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Robotics: The 4th "R"?

Robotics courses encourage interest in STEM disciplines and allows students to explore and learn.

Science and math educators have been actively attempting to stimulate student interest in their academic areas. One way of accomplishing this aim is by offering engineering and robotics courses in schools.

A recent article in Fast Company has provided insight into the motivation for learning that some students display when they’re allowed to trade the classroom for a “makerspace.”

One entrepreneur, Dale Dougherty, is the founding editor of Make magazine. In 2011 he delivered a TED speech (TED.com), in which he contends that all people are “makers.” He believes that allowing students to experiment and learn from their mistakes is a critical part of creativity and the “maker” process.  He created the world’s largest DIY festival—Maker Faire. He sponsors “Maker Fairs” in various locations at which inventors can share their products and ideas.  

He recently received a grant from the Defense Advanced Research
Projects Agency (DARPA- the US government agency responsible for the developing new technologies for the military) to develop “makerspaces” in at least 1000 schools.  Students will have access to state-of-the-art equipment such as 3D printers, laser cutters, and power tools. These spaces will provide students the opportunity to learn engineering and design techniques and practice problem solving skills. According to the Fast Company article, “The ultimate goal is to instill in students a DIY (do your own) ethos that helps stimulate a passion for science, technology, engineering, and math (STEM) disciplines. Increasingly, STEM talents are considered crucial to a country’s economic success.”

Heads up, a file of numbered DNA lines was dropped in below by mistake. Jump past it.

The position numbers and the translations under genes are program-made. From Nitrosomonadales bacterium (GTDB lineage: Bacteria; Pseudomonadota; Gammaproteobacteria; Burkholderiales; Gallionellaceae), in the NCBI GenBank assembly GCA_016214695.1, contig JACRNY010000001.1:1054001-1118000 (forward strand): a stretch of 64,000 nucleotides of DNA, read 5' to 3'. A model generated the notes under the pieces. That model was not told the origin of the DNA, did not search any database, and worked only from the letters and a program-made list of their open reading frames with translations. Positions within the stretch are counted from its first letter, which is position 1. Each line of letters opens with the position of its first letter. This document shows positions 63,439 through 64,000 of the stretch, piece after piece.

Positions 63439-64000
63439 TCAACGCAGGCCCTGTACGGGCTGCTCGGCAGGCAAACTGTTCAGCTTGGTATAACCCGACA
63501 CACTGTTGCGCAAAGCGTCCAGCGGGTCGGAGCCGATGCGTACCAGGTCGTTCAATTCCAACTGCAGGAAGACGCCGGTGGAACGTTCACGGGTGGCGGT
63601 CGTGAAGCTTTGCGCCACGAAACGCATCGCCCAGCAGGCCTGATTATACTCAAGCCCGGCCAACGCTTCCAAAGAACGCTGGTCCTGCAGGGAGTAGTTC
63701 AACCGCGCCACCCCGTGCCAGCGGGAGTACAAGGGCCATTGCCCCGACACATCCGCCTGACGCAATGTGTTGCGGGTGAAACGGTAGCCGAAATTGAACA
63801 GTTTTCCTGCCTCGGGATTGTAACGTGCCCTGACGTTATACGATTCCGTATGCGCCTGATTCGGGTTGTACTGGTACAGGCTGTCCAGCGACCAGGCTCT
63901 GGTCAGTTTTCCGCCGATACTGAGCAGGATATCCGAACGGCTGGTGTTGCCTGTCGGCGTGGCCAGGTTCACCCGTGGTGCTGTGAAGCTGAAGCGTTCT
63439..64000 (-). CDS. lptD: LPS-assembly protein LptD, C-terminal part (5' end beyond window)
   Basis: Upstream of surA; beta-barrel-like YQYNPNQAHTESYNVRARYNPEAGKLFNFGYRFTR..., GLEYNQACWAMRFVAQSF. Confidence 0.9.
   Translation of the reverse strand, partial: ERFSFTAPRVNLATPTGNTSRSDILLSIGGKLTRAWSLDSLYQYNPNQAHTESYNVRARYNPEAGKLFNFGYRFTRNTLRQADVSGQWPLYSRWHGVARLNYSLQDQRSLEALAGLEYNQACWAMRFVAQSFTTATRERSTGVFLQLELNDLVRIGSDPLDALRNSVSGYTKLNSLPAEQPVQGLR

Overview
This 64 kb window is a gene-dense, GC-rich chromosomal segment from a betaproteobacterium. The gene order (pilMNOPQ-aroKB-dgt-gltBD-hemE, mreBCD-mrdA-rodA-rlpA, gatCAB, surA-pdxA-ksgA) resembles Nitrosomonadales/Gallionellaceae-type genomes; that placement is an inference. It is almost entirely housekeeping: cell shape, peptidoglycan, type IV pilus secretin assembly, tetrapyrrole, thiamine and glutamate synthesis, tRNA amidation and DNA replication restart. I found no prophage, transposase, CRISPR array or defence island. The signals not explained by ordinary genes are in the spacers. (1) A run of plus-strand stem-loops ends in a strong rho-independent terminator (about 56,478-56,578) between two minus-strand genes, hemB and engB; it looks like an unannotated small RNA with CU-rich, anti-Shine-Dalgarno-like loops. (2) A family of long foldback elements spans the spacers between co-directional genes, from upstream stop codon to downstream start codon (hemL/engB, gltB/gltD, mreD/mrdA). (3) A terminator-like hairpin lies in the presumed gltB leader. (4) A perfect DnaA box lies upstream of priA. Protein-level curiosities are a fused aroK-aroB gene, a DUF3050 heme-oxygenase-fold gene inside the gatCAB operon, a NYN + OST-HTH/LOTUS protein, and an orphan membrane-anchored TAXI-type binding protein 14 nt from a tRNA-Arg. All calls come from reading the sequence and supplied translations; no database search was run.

Encouraging students to think—isn’t that the ultimate goal of education? What hidden talents do teens possess? Let’s let them explore and discover!

This post is contributed by a community member. The views expressed in this blog are those of the author and do not necessarily reflect those of Patch Media Corporation. Everyone is welcome to submit a post to Patch. If you'd like to post a blog, go here to get started.

Andrew January 16, 2013 at 04:51 PM
Does this mean that our students will be making robots instead of pasta necklaces? In all seriousness, a program like this could engage students and motivate them to delve deeper into math and science. The traditional methods of introducing students into the "hard sciences" (subjecting them to high doses of monotony) has obviously not yielded much fruit, as few students these days choose to proceed to an advanced level. Hopefully programs like this one will generate genuine interest.
Lori Fogler Nicholson January 17, 2013 at 01:19 PM
I have always believed that our educational system does a poor job of connecting the dots between academics and real life skills. Academics currently live in a vacuum and I think this robotics concept is brilliant. I'd also like to see a summer camp for children that focuses on a start up business and the entrepreneurial spirit. The children would take their vision from soup to nuts and compete with other teams for the best product line and business model. Then they could connect the dots with what they learn in school and its real life application. Creativity is what propels us forward not the regurgitation of facts and figures in the absence of imagination.
Laura I. Maniglia January 17, 2013 at 01:53 PM
What a wonderful idea! I agree!
Donna Ripley January 18, 2013 at 03:44 PM
Students from Meriden's three high schools can join GUS Robotics Team 228, a great organization that promotes the STEM subjects through building robots to compete in Vex and FIRST Robotics competitions. Some of the students participated in the Maker Faire this past fall. Check out their website at www.team228.org for more information. Mentors and students are always welcome.

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